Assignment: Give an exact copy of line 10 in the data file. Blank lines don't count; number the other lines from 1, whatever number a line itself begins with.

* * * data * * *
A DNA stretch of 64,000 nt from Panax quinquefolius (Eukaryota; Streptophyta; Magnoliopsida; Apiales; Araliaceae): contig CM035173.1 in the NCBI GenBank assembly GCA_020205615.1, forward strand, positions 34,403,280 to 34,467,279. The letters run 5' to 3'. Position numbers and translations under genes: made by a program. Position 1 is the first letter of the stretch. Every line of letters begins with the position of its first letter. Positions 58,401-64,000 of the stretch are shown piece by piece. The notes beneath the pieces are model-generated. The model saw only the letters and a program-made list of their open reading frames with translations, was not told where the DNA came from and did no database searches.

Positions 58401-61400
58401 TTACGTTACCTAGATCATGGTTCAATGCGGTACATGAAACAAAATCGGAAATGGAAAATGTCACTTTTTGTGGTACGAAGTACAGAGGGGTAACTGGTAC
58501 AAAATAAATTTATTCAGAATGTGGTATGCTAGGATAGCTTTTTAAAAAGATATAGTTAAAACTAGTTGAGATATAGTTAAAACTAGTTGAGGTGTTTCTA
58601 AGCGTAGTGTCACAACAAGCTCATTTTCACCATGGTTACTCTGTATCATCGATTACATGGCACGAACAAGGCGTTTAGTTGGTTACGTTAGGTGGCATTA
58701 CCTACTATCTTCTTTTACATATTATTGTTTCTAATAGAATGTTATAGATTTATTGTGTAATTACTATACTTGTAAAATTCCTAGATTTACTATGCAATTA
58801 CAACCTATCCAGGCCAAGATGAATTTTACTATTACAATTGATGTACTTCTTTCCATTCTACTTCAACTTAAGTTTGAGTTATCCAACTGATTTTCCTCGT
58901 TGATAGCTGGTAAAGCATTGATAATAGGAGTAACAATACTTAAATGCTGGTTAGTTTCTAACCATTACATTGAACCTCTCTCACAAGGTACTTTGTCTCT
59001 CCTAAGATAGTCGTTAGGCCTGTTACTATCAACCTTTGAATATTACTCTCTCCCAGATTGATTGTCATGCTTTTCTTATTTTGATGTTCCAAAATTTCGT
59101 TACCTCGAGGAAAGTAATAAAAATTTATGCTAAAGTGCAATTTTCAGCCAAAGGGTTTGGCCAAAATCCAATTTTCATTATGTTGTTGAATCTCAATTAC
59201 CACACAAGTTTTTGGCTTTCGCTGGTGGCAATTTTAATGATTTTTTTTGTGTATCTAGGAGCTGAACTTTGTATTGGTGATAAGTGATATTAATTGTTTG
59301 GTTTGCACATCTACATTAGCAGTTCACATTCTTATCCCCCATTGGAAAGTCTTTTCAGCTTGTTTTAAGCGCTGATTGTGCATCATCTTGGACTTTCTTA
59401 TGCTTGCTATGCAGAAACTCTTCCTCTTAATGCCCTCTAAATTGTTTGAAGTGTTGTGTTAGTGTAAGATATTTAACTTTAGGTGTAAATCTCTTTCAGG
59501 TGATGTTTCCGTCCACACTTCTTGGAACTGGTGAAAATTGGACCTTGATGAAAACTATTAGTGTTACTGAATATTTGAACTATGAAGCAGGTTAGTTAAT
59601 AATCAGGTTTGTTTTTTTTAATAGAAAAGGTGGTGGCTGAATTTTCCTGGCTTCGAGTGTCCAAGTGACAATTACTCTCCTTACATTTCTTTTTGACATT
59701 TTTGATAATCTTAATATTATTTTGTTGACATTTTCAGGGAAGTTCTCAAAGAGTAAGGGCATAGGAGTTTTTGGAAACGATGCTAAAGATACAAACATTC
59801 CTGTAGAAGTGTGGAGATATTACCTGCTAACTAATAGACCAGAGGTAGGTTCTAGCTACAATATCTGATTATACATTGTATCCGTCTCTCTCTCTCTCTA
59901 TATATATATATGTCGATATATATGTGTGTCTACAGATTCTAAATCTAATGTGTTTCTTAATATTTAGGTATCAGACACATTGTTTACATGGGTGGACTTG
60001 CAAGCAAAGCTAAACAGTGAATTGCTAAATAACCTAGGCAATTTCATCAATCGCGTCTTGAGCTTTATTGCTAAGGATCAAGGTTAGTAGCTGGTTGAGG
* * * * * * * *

59101 TACCTCGAGGAAAGTAATAAAAATTTATGCTAAAGTGCAATTTTCAGCCAAAGGGTTTGGCCAAAATCCAATTTTCATTATGTTGTTGAATCTCAATTAC